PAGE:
But overly broad surveillance is not the only current threat to our constitutional rights – current court practices are undermining the very rule of law that is the foundation of American democracy. As just one example, some officials now claim that they should be allowed to mislead courts and defendants about how evidence is collected – where it comes from, and who collected it – a practice called “parallel construction.”

Put simply, when engaging in “parallel construction,” federal agents and prosecutors lie about or conceal evidence used against a defendant, pretty much guaranteeing that those defendants are unable to have a fair trial where they are able to question how evidence was actually collected. Such practices belong in Franz Kafka books – not a free and democratic society.

Creating processes that attempt to legalize the use of “secret evidence” collected via secret programs that are then hidden from defendants is an unacceptable and incredibly dangerous precedent. Americans know this. That’s why the Department of Justice has systematically mislead the courts about how it provides notice to defendants, including to the Supreme Court, in order to avoid exposure of this potentially widespread practice.

In the 1960s, the FBI engaged in nationwide and illegal surveillance of everyone from the women’s rights movement to the NAACP. Heroes such as Martin Luther King were considered dangerous enemies and feminists and peace activists were labeled “extremists.” We found the courage to reverse course once these illegal surveillance practices were exposed, and now we face a similar crisis – one that necessitates reining in overbroad government surveillance once again.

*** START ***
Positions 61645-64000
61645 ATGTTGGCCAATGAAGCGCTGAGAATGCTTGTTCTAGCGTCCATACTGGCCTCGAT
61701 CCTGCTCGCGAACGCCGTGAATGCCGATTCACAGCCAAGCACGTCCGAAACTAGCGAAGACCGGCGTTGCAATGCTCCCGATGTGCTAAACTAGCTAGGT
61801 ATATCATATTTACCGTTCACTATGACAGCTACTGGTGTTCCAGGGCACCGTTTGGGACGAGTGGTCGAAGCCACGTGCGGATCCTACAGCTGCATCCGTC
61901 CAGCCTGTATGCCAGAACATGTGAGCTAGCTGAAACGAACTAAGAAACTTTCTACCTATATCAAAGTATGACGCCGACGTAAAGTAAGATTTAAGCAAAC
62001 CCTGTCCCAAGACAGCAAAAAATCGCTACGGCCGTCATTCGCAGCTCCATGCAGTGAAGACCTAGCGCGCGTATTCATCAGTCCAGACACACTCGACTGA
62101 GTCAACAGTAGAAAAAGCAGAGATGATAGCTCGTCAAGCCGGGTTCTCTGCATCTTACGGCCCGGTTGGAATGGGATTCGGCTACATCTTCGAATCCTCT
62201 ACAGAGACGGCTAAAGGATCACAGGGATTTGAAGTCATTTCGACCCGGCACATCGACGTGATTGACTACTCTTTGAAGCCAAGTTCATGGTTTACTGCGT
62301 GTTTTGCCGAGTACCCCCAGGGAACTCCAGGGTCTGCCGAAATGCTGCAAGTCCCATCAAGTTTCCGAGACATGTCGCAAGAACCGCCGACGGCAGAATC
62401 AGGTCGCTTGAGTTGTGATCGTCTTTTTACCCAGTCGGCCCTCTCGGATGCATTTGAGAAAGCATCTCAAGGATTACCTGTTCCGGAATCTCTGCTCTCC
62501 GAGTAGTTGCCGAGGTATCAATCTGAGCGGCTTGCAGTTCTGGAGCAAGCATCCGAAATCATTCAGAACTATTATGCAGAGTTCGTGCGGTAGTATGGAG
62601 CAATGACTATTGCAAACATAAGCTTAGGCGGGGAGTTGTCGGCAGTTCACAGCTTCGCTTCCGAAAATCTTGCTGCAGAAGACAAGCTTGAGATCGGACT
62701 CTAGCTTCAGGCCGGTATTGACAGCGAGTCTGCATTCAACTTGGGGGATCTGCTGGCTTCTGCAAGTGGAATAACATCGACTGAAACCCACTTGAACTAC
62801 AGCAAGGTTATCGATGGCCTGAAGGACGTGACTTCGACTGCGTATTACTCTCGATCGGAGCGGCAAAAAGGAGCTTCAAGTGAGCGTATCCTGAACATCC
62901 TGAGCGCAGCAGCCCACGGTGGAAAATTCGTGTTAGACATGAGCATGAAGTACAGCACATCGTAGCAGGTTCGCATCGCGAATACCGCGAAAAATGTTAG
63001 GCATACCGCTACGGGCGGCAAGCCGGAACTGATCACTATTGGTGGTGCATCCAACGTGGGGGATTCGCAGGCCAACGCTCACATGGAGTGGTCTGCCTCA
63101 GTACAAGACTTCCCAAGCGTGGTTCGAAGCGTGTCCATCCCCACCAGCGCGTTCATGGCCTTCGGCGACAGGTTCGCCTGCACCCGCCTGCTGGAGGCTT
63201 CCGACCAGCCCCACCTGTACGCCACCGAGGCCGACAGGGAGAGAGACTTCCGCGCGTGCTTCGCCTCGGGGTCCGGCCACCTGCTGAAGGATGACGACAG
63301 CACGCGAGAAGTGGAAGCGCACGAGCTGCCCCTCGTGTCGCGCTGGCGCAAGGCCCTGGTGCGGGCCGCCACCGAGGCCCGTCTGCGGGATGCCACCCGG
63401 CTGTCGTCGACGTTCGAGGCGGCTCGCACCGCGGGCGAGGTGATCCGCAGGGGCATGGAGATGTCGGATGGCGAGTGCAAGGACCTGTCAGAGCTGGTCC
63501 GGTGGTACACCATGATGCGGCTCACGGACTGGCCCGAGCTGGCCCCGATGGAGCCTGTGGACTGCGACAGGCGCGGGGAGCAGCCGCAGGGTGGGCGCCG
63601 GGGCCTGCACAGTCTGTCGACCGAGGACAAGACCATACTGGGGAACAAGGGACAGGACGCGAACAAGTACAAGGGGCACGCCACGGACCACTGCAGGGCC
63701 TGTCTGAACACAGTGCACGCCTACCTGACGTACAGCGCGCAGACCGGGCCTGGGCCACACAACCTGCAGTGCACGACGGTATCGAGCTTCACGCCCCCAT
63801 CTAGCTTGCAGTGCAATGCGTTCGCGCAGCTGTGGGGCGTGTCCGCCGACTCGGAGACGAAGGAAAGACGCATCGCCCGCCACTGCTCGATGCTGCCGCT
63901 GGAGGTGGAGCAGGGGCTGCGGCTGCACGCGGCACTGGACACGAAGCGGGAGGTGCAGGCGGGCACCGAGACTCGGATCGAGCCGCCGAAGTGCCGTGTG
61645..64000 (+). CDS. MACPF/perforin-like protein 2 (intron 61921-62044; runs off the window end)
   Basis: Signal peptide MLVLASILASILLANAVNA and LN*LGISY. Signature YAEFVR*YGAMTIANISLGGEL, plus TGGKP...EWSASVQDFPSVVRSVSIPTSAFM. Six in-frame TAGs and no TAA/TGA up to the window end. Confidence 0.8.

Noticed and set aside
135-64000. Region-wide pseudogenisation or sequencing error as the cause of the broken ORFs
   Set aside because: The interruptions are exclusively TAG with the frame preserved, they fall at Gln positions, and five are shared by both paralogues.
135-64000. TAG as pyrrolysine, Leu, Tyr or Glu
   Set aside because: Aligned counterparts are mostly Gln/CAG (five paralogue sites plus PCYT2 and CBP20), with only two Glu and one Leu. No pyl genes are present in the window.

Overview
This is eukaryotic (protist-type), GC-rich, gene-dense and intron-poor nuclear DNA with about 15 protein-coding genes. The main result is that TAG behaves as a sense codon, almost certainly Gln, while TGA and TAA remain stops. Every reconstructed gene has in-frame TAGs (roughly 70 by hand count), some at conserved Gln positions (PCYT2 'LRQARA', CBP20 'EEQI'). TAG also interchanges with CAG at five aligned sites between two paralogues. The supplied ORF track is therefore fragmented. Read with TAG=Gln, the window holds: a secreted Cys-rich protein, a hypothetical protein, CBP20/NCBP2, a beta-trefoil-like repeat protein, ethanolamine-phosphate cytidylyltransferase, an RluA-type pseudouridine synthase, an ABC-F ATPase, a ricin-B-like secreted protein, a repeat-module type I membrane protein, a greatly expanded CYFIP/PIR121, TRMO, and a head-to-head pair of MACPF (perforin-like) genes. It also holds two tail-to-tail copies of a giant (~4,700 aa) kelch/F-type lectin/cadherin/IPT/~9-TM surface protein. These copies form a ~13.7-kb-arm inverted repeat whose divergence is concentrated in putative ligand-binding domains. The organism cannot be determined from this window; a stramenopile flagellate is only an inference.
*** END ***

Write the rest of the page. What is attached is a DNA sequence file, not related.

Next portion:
In the interim, the damage has already been extensive. Fear of government surveillance is not just causing people to change their online habits in China and Iran – the Pew Research Center (and others) have already documented significant and growing evidence that tens of millions of Americans have censored themselves in response to the US government’s suspicionless surveillance, including those who believe they have nothing to hide.

Current surveillance practices undermine privacy and are at odds with the Fourth Amendment, which states clearly that “[t]he right of the people to be secure in their persons, houses, papers, and effects, against unreasonable searches and seizures, shall not be violated, and no warrants shall issue, but upon probable cause, supported by oath or affirmation, and particularly describing the place to be searched, and the persons or things to be seized.”